And I was indeed rewarded for my undisciplined walk. I had once happened upon a rather enchanting little pond, and I desired to see it again. But, when I went to where I thought it was, it didn’t seem to be there, rather there was a particularly fabulous childrens playground, with a vast array of swings that I will certainly utilize (I suspect that being childlike will keep your soul young). After circling around the playground, I discovered a community pool! I’d heard about this pool, but obviously since I never left my house all summer I hadn’t experienced the large body of water. It seemed it had been stripped naked in preparation for winter, but you could tell there had been many a wild child running the grounds during the summer - it had this lingering glow of fun. I figured I had to head back towards the center of the park to find the pond, and indeed it was tucked away into a grove of trees not far from the pool. And to my delight I happened upon a rather charming crowd of boys playing basketball across the way from the pond. Some of them had abandoned their shirts to reveal perfect six pack abdomens. Oh, well if I must watch this riveting game, I will. It was at that moment that I thought, if I had been speed walking the dog around the perimeter of the park, I would have seen none of this. I would have experienced none of the perfect randomness of the late afternoon at the park full of happy, interesting people.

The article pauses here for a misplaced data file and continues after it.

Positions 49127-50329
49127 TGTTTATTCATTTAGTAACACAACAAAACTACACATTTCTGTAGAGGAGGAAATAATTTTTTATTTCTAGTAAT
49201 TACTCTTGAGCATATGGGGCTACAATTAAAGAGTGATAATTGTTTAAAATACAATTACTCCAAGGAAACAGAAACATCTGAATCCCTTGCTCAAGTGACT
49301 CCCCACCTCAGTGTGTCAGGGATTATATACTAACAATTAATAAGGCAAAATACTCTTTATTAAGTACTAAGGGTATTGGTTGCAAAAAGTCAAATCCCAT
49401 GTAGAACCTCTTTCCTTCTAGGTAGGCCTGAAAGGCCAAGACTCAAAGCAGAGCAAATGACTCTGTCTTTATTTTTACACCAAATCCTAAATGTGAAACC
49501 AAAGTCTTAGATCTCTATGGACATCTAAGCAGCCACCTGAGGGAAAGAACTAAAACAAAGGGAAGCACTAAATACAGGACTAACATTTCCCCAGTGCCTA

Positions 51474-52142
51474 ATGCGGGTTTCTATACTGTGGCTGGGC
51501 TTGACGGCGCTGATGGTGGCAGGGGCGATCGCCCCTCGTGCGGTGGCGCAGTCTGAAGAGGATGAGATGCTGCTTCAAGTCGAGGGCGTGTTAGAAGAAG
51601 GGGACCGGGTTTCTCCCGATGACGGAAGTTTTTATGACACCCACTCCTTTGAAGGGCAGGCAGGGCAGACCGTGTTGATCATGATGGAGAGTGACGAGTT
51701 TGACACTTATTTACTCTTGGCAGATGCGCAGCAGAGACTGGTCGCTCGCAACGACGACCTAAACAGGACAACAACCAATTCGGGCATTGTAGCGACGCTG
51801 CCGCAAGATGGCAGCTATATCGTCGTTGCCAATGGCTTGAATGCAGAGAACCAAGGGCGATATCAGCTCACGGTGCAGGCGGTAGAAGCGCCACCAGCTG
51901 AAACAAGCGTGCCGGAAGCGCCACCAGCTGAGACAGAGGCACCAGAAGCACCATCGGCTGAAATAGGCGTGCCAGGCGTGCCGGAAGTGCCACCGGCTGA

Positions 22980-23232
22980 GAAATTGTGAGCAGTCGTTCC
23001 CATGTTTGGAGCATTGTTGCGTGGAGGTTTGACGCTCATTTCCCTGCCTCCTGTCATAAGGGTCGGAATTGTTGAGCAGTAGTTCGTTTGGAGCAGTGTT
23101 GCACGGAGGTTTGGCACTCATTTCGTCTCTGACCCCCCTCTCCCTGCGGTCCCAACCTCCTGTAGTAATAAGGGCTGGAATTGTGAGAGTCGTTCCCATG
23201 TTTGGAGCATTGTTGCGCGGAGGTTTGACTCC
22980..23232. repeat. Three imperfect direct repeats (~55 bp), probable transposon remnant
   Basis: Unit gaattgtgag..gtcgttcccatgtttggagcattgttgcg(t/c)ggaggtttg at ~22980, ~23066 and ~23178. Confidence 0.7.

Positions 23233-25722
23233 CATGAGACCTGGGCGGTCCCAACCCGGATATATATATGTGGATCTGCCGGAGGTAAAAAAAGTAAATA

And so it is with the Joy Experiment that I’m learning something very important about myself. As a Gemini, I value routine and stability just as much as I value spontaneity and new experiences. There is a fine balance, and when the scales are tilted too far to one side or the other it throws me out of my joy. Re-discovering the joyfulness of less rules and more saying “yes” to life has really uplifted my heart and is progressively silencing my inner nagging American. I’m not advocating getting nothing done, I’m realizing that life can still be orderly without being oppressive. There are little things you can say no to (like walking the entire track at the park in order to exercise the dog) in favor of a small yes which gave the activity new meaning and richness. I suspect the trick is to savor the mundane like the French. Walking the dog doesn’t have to be punishment, it can be an adventure for your inner child.
While I walked home from the park I was listening to Jamie Cullem’s version of “Singing in the Rain” and there is a line in the song that resonated with me: "what a glorious feeling, I'm happy again." I think today for the first time I really appreciated that notion. After months of living in a world devoid of color, today was such a relief to feel increasingly happy, present and joyful. Onwards!